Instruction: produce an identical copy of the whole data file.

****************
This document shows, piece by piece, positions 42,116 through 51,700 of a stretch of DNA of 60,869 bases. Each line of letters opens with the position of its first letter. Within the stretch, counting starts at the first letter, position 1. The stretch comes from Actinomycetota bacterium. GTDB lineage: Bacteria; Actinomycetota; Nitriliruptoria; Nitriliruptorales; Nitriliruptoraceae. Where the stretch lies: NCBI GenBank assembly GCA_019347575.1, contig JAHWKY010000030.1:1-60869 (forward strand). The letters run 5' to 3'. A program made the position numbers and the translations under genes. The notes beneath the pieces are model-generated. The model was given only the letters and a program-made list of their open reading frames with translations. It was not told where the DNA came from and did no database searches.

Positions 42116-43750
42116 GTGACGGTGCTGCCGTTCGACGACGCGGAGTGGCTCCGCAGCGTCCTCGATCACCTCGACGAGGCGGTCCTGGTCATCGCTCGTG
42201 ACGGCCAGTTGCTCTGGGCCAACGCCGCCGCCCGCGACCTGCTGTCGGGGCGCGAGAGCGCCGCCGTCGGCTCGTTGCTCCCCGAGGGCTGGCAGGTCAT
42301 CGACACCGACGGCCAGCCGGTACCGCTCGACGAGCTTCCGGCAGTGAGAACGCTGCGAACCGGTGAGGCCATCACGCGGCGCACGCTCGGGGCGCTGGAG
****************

This document shows, piece by piece, positions 42,116 through 51,700 of a stretch of DNA of 60,869 bases. Each line of letters opens with the position of its first letter. Within the stretch, counting starts at the first letter, position 1. The stretch comes from Actinomycetota bacterium. GTDB lineage: Bacteria; Actinomycetota; Nitriliruptoria; Nitriliruptorales; Nitriliruptoraceae. Where the stretch lies: NCBI GenBank assembly GCA_019347575.1, contig JAHWKY010000030.1:1-60869 (forward strand). The letters run 5' to 3'. A program made the position numbers and the translations under genes. The notes beneath the pieces are model-generated. The model was given only the letters and a program-made list of their open reading frames with translations. It was not told where the DNA came from and did no database searches.

Positions 42116-43750
42116 GTGACGGTGCTGCCGTTCGACGACGCGGAGTGGCTCCGCAGCGTCCTCGATCACCTCGACGAGGCGGTCCTGGTCATCGCTCGTG
42201 ACGGCCAGTTGCTCTGGGCCAACGCCGCCGCCCGCGACCTGCTGTCGGGGCGCGAGAGCGCCGCCGTCGGCTCGTTGCTCCCCGAGGGCTGGCAGGTCAT
42301 CGACACCGACGGCCAGCCGGTACCGCTCGACGAGCTTCCGGCAGTGAGAACGCTGCGAACCGGTGAGGCCATCACGCGGCGCACGCTCGGGGCGCTGGAG